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    Anthony G Williams

    Anthony G Williams Greybeard

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    A treat for Niven fans - two helpings in consecutive weeks! It's a long time since I read this 1976 book and I had forgotten what it was about, so when several members of the Classic Science Fiction discussion group (http://groups.yahoo.com/group/ClassicScienceFiction/) said they were reading it I decided to join in.

    Set in a different and grimmer future from his famous Known Space milieu, A World Out Of Time starts with the reawakening after 200 years of a "corpsicle" - a terminally ill man who had voluntarily been frozen in 1970 in the hope that a cure for his cancer would be found later. Only he hasn't awakened in his own body - ironically, while his cancer was now curable, the cell damage caused by the freezing process was not - but has had his personality and memories reconstituted in the body of a young criminal whose own personality had been wiped from his brain as a punishment.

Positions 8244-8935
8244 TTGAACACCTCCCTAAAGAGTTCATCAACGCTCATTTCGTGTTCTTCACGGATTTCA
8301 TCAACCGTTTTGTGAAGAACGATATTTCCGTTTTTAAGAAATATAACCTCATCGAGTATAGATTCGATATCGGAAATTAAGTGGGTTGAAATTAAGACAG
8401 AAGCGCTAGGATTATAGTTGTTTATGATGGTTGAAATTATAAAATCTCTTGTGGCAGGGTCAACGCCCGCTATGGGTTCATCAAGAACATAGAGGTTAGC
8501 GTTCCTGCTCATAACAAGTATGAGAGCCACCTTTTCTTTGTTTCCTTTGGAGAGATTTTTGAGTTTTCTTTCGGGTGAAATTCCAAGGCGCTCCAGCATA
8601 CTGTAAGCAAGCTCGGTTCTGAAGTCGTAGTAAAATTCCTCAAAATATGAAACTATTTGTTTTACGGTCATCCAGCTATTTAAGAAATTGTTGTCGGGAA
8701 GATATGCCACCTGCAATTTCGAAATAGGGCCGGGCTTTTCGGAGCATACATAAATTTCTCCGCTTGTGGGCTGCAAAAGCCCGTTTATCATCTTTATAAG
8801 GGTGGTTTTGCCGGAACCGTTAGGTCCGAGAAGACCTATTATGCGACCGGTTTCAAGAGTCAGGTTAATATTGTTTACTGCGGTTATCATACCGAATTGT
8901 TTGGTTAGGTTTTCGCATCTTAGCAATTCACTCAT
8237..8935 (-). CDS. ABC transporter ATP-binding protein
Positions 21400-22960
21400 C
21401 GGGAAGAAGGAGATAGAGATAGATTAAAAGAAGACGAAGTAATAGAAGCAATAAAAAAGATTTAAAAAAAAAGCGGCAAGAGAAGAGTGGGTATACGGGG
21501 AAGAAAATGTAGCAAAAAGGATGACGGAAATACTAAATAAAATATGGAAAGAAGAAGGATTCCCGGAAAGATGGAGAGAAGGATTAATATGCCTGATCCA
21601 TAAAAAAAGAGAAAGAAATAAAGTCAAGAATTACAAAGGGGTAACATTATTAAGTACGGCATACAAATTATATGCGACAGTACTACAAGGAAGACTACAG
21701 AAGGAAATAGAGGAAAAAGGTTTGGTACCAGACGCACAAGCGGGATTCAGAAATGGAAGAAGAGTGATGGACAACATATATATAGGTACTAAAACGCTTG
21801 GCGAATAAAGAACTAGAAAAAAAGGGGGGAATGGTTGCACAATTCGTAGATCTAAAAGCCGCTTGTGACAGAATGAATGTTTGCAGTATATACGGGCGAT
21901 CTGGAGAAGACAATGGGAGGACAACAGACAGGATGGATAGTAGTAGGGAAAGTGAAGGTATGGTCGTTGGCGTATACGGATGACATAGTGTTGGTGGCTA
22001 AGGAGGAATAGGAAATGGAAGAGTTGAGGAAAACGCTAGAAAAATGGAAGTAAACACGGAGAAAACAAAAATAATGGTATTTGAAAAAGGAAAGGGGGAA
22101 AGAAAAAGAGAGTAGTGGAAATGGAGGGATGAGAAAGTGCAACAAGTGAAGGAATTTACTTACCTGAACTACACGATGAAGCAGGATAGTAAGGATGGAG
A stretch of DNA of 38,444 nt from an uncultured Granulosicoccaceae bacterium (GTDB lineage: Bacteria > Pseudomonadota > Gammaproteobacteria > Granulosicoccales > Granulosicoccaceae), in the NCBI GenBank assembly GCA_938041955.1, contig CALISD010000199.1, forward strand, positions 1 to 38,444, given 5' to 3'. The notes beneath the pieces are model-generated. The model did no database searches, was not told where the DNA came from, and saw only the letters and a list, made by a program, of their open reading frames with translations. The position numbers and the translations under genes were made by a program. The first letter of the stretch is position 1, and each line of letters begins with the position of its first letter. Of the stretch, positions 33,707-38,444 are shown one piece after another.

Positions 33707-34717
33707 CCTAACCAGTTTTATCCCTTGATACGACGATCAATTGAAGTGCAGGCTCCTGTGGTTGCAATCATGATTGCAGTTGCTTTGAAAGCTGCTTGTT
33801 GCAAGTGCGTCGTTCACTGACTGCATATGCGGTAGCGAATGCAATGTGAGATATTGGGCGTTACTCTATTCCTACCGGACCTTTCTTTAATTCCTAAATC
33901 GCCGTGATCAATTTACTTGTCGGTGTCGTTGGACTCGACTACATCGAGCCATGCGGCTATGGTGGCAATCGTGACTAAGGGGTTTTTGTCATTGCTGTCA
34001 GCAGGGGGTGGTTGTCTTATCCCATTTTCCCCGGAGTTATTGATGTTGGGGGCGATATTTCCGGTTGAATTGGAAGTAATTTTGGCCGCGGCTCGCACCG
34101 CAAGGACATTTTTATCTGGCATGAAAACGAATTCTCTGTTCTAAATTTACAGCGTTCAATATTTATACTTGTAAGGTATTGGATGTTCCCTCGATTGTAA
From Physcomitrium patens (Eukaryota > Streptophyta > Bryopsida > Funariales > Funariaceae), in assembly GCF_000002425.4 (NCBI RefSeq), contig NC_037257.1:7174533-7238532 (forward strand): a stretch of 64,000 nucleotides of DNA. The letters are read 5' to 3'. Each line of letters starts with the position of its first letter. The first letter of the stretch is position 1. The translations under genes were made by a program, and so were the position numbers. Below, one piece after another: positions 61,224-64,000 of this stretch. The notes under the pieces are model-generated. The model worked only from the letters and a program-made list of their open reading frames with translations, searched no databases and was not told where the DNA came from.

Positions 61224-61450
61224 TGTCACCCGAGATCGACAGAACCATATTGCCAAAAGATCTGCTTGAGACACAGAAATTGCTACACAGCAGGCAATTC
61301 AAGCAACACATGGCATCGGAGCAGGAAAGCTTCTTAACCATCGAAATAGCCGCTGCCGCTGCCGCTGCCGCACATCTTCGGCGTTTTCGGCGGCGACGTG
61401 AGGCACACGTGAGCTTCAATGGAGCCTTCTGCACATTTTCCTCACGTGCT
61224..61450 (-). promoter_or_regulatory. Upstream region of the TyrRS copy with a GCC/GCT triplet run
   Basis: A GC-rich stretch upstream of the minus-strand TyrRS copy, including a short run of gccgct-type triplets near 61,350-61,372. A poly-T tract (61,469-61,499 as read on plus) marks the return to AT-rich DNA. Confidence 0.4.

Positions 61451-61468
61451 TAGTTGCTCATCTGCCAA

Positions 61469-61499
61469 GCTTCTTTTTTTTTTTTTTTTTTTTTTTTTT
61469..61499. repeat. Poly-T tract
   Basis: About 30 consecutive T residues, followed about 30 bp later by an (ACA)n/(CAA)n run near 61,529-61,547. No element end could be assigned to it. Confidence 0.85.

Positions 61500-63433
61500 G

The man (called Jerome Branch Corbell - a reference to the cult fantasy writer James Branch Cabell?) soon discovers that his survival hangs by a thread. If he does not demonstrate his usefulness, he will also be wiped from his host body and replaced by another corpsicle: the planet-wide State is ruthlessly utilitarian. He tests favourably for the post of a rammer - a Bussard ramjet pilot - and is duly dispatched on a solo mission to seed promising planets with the elements of Earth-like life. He has his own agenda, however, and decides to visit the galactic core.

    I can't say much more about the plot without spoilers, so at this stage I'll just say that the novel is vintage Niven and I really enjoyed reading it again. If you want to find out about it for yourself then stop reading NOW!

    -----------------------------

    Corbell's journey is plagued by a downloaded version of Peersa, his new "mentor", in his computer, constantly nagging him to do what the State wants. Corbell remains in control, however, and decides to circle the huge Black Hole in the galactic core before returning to earth. Due to a time-dilation effect three million years have passed for the Earth, but only a small fraction of that for Corbell. Nonetheless, even spending most of the time in cold-sleep, Corbell is an old man before his journey is over.